Master of Education (M.Ed.) in Early Childhood Education

Master of Education (M.Ed.) in Early Childhood Education

Learn to teach, challenge, and nurture a diverse range of Pre-K–2 students. The program stresses a humanistic approach to teaching that is both developmentally appropriate and intellectually challenging. It prepares the teacher to work with a diverse range of children by providing the teacher with knowledge about instructional practices, along with perspectives on children, schools, and society.


 

At a Glance

Number of courses


15 courses and practicum, for a total of 37 credits.

Program length


Full-time students typically finish in 1.5–2 years.

Start dates


Fall, spring, and summer.

Curriculum

Our curriculum prepares teachers to work with a diverse range of children by providing them with knowledge about instructional practices, along with perspectives on children, schools, and society.

Requirements


  • Courses: 15
  • Credits: 37
  • Practicum


 

Course Course Title Credit
EDUC7438

Instruction of Students with Special Needs and of Diverse Learners

This course focuses on the education of students with disabilities and other learners from culturally and linguistically diverse backgrounds. The goal of the course is to promote access to the general curriculum for all students through participation in standards-based reform. Universal Design for Learning (UDL) provides the theoretical framework for this course. Through an examination of historical milestones, landmark legislation, systems for classification, approaches to intervention, and the daily life experiences of diverse learners, students acquire knowledge about diversity and the resources, services, and supports available for creating a more just society through education.

3
EDUC7520

Mathematics and Technology: Teaching, Learning, and Curriculum in the Elementary School

This course presents methods and materials useful in teaching mathematics to early childhood and elementary school children and the different ways in which technology can be used in the elementary school classroom. The course will consider the teaching of mathematics and the use of technology from both theoretical and practical perspectives.

3
EDUC7542

Teaching Reading

Offers teacher candidates skills for teaching reading to school age children. Students will gain understanding of reading through a historical, political, theoretical, and practical lens. They will understand the delivery of instruction by learning a balanced approach to teaching reading. They will gain familiarity of how children learn to read by partaking in observations, assessments, and instruction with a school age child. Students will learn a variety of ways to meet the needs of linguistically and culturally diverse learners. They will recognize reading difficulties and learn ways to differentiate instruction for such readers.

3
EDUC7543

Teaching Language Arts

Examines the development of written and spoken language and methods of instruction for oral and written language from the preschool years through early adolescence. Students learn strategies for identifying children's areas of strength and weakness and to plan instruction. Addresses the needs of children from non-English speaking homes. Expects students to spend at least 16 hours distributed across at least eight sessions in a classroom or other setting where they can work with one or more children.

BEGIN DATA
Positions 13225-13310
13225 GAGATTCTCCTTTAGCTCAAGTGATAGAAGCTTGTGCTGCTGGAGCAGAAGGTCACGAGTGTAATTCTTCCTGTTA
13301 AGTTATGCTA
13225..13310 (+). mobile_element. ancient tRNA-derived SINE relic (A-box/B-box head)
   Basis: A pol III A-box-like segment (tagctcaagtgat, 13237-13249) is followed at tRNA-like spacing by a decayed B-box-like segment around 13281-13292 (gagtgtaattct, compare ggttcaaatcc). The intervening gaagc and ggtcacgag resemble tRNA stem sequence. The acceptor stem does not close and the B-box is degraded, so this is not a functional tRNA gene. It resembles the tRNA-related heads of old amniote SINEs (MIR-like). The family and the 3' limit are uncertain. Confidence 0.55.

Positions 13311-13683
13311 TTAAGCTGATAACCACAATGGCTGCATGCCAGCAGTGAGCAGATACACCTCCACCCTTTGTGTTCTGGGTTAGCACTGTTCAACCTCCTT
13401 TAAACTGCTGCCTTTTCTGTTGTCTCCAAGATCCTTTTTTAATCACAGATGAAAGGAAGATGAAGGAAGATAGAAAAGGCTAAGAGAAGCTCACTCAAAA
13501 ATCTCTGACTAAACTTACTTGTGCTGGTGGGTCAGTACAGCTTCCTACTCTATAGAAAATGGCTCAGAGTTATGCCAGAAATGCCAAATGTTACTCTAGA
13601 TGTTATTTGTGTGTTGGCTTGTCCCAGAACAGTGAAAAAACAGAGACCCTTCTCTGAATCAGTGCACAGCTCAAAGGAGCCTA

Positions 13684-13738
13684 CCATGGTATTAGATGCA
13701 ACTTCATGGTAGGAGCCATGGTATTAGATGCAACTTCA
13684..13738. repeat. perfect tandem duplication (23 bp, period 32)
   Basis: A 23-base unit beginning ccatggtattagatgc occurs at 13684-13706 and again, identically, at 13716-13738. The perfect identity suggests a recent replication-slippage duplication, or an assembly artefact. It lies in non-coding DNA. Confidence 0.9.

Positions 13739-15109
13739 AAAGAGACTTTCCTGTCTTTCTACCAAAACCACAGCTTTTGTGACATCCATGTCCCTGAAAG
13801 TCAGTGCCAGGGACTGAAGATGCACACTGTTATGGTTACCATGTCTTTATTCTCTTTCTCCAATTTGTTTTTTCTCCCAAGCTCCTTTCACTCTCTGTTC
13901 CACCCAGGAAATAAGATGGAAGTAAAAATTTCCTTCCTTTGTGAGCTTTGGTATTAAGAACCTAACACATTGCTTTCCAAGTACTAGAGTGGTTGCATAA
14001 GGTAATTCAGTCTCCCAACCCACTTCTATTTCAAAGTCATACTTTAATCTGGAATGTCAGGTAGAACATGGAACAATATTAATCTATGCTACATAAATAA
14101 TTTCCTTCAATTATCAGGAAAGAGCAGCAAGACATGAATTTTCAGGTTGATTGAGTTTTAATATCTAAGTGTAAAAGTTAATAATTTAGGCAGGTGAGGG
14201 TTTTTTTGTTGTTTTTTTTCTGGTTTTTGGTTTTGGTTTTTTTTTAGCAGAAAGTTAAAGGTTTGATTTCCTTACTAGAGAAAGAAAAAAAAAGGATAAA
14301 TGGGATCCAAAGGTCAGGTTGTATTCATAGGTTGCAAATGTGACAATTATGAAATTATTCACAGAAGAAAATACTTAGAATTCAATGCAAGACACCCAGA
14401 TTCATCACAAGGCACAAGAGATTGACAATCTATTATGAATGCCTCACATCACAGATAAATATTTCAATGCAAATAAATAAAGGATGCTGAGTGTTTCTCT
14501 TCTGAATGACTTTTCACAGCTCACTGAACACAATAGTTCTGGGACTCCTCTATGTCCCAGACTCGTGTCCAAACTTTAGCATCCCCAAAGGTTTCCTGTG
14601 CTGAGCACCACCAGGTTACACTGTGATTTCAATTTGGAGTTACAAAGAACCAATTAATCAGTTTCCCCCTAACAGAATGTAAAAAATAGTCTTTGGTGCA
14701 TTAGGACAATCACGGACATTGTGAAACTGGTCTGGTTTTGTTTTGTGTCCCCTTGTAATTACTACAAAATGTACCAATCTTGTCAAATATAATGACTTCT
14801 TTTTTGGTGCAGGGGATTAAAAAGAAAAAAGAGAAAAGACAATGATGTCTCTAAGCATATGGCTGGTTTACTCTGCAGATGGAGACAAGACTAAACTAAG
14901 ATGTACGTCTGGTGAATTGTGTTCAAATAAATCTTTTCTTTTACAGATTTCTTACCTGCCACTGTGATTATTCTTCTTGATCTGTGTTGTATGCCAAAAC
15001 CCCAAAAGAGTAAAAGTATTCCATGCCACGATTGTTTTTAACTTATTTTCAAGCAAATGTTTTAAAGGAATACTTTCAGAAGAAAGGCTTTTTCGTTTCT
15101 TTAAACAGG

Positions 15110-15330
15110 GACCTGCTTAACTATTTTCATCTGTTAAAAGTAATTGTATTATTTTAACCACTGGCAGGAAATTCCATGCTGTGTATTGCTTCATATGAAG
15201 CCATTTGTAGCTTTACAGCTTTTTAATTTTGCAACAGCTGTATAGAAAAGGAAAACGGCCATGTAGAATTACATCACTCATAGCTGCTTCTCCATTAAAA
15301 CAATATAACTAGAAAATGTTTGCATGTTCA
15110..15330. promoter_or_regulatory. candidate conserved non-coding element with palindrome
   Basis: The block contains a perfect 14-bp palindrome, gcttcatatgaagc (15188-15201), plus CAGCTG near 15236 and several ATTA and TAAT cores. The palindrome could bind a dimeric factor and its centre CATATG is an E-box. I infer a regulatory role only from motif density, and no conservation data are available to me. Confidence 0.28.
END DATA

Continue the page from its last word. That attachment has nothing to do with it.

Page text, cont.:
3
EDUC6346

Teaching Bilingual Students in Elementary Schools

Deals with the practical aspects of the instruction of teaching English Language Learners in Sheltered English Immersion, and mainstream classrooms. Reviews and applies literacy and content area instructional approaches. Includes such other topics as history and legislation related to English Language Learners and bilingual education, and the influences of language and culture on students, instruction, curriculum, and assessment. There are two sections of this course: one for elementary and early childhood education majors and one for secondary education majors.

3
EDUC6316

Developmentally Appropriate Curriculum in Early Childhood 

This course focuses on the development and implementation of curriculum in early education. The Massachusetts Guidelines for Preschool Learning Experiences and the national standards for developmentally appropriate practices will be utilized throughout the semester. This course will highlight each of the curriculum domains (language/literacy, mathematics, science and technology, social studies, health, and the arts) while demonstrating how to build an integrated curriculum in an early childhood classroom. The importance and value of play in the early years will be emphasized, and strategies will be shared to help teacher candidates document student learning.

3
APSY7611

Fundamentals of Early Childhood Education

Focuses on learning (including behavioral, cognitive, and information processing approaches), motivation, and social development, while incorporating the role of play in the learning and development of the young child. Examines individual differences and the effects of special needs on learning and development, as well as program implications.

3
EDUC7435

Social Contexts of Education

Examines the role of situational, school, community, peer, and family factors on the education of children. Participants in the course will strive to understand the effects of their own social context on their education, to develop strategies to help students understand their context, and to understand and contribute to what schools can do to improve teaching and learning and school culture for all students regardless of internal and external variables.

3
EDUC6100